Keeping Up with the Changing Landscape of Private Brand

February 6, 2018

Ten years ago, it was the norm to see private brands using packaging and branding that aimed to mimic their national brand equivalents (think store brand “Oaty O’s” in a yellow box on the shelf next to Cheerios® classic cereal). That’s becoming less and less common as retailers have begun to elevate the quality of their private brands and to use them as a key point of differentiation. Now, with online giants like Amazon, Jet and Fresh Direct making forays into private brands, the stage is being set for traditional retailers to take it even one step further and look at the private brands in a whole new way, says Steve Cox, Creative Director for Daymon.

“Online retailers don’t need to compete in a traditional shelf environment, and because of that they are creating a very ownable look,” Cox explains. “This is going to open the door for traditional retailers to look at their brands in the same way, which is going to begin a very exciting time for the evolution of private brand design.” In particular, Cox sees opportunities for brick-and-mortar retailers to take a page from online retailers, who leverage data to target shoppers and personalize the shopping experience, to create tailored solutions that are specific to their shoppers and the store environment to evolve their private brands.

The key to building a strong foundation for that evolution is the creation of a long-term strategy for the brand. Following through and focusing on that plan is the next step. “Having a strategy means you are proactively building YOUR unique brand and YOUR experience, rather than reacting to what other competitors are doing,” says Cox. “Retailers might ask the ‘who?’ and the ‘what?’ but when you take strategy one step further, you must answer the more meaningful ‘why?’” This can add a whole new dimension to private brands.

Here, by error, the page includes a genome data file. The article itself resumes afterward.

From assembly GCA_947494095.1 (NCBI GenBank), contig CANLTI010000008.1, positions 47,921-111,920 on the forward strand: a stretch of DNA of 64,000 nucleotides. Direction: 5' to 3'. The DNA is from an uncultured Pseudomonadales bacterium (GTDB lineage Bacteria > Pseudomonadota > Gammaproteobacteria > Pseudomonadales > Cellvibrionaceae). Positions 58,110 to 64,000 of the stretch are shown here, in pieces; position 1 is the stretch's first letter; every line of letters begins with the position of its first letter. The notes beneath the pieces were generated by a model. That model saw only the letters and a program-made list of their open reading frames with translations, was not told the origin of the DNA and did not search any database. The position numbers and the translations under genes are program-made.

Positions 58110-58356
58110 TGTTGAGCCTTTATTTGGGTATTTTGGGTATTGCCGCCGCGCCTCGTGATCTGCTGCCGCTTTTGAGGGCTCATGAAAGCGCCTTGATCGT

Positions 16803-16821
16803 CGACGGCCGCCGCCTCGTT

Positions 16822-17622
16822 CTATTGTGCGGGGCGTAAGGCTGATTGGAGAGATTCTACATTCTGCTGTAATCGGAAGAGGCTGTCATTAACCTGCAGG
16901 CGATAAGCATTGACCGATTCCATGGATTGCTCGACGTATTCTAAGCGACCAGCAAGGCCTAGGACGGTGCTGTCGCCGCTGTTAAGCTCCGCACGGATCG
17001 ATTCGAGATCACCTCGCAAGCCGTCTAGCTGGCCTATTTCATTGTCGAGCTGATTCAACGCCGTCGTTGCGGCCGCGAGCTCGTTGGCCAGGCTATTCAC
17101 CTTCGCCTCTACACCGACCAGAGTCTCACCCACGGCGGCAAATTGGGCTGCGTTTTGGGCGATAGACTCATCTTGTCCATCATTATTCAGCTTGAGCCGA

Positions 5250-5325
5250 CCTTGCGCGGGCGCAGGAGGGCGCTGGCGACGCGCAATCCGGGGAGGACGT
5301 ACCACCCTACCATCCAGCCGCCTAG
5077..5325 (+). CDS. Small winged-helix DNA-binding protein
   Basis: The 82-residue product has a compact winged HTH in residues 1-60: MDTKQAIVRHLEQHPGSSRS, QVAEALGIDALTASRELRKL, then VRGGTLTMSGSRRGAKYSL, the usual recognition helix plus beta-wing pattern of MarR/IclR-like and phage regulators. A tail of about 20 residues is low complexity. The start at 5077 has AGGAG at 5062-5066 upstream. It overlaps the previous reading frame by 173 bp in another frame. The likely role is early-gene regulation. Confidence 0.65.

Part of a retailer’s strategy should also be recognizing and preparing for potential challenges. For example, Cox warns that retailers should be aware of possible missteps such as:

  • developing systems that are too rigid and don’t allow for products to compete within different categories
  • having too many decision makers, each with their own vision of what the brand should be
  • focusing on execution before concept
  • building brands based on what they (as decision makers) would want or what competitors are doing, rather than what customers want
  • neglecting to educate shoppers on the brand’s benefits, differentiation and value proposition.

Once a strategy is in place, retailers have the opportunity to get creative with different categories and provide solutions to meet the needs of their customers. “By developing private brands’ personalities and emotional connections with shoppers through branding and package designs, retailers will be driving loyalty in the growing competitive retail space,” adds Cox. That loyalty then keeps customers coming back, while offering the potential to select even more of the retailers’ private brand categories to fit their shopping list.

To learn more about Daymon’s branding and package design services, contact Aimee Becker, Senior Vice President of Strategic Services, at abecker@daymon.com.

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